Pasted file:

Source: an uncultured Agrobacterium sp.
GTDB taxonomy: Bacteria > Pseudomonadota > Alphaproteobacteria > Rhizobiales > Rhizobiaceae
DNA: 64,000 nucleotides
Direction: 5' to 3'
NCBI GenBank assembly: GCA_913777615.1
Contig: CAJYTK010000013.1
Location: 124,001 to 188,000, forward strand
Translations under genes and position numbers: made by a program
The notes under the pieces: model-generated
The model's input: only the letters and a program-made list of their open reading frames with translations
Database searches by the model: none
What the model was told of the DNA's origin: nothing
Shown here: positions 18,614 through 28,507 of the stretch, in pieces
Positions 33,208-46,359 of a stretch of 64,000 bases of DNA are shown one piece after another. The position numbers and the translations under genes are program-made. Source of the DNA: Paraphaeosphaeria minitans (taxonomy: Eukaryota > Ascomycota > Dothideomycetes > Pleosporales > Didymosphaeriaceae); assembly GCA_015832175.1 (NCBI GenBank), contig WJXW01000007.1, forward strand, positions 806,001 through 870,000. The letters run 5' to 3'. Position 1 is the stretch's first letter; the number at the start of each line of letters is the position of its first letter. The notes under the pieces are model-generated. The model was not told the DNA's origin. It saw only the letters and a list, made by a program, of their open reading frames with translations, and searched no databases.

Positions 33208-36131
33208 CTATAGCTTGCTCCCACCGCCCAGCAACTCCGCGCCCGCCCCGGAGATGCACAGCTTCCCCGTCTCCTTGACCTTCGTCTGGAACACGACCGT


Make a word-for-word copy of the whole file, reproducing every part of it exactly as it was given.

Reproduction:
Source: an uncultured Agrobacterium sp.
GTDB taxonomy: Bacteria > Pseudomonadota > Alphaproteobacteria > Rhizobiales > Rhizobiaceae
DNA: 64,000 nucleotides
Direction: 5' to 3'
NCBI GenBank assembly: GCA_913777615.1
Contig: CAJYTK010000013.1
Location: 124,001 to 188,000, forward strand
Translations under genes and position numbers: made by a program
The notes under the pieces: model-generated
The model's input: only the letters and a program-made list of their open reading frames with translations
Database searches by the model: none
What the model was told of the DNA's origin: nothing
Shown here: positions 18,614 through 28,507 of the stretch, in pieces
Positions 33,208-46,359 of a stretch of 64,000 bases of DNA are shown one piece after another. The position numbers and the translations under genes are program-made. Source of the DNA: Paraphaeosphaeria minitans (taxonomy: Eukaryota > Ascomycota > Dothideomycetes > Pleosporales > Didymosphaeriaceae); assembly GCA_015832175.1 (NCBI GenBank), contig WJXW01000007.1, forward strand, positions 806,001 through 870,000. The letters run 5' to 3'. Position 1 is the stretch's first letter; the number at the start of each line of letters is the position of its first letter. The notes under the pieces are model-generated. The model was not told the DNA's origin. It saw only the letters and a list, made by a program, of their open reading frames with translations, and searched no databases.

Positions 33208-36131
33208 CTATAGCTTGCTCCCACCGCCCAGCAACTCCGCGCCCGCCCCGGAGATGCACAGCTTCCCCGTCTCCTTGACCTTCGTCTGGAACACGACCGT